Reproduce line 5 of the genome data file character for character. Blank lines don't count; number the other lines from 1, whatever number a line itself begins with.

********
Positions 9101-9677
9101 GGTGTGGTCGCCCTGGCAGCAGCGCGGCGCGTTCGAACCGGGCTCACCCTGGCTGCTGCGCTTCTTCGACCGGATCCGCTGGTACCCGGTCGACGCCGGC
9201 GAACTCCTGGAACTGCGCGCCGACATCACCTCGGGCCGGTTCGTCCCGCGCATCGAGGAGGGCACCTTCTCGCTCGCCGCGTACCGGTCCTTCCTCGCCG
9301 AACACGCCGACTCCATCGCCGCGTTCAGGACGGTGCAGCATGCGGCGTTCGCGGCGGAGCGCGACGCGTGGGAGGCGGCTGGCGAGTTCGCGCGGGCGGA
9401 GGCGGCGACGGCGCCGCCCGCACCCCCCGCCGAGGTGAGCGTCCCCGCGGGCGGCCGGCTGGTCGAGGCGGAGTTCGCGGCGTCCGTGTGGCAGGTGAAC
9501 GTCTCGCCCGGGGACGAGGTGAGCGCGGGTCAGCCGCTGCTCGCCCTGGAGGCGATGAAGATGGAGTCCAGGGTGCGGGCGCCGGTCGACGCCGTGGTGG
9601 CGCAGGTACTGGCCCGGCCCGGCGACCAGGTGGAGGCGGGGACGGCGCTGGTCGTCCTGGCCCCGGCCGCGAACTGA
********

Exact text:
9401 GGCGGCGACGGCGCCGCCCGCACCCCCCGCCGAGGTGAGCGTCCCCGCGGGCGGCCGGCTGGTCGAGGCGGAGTTCGCGGCGTCCGTGTGGCAGGTGAAC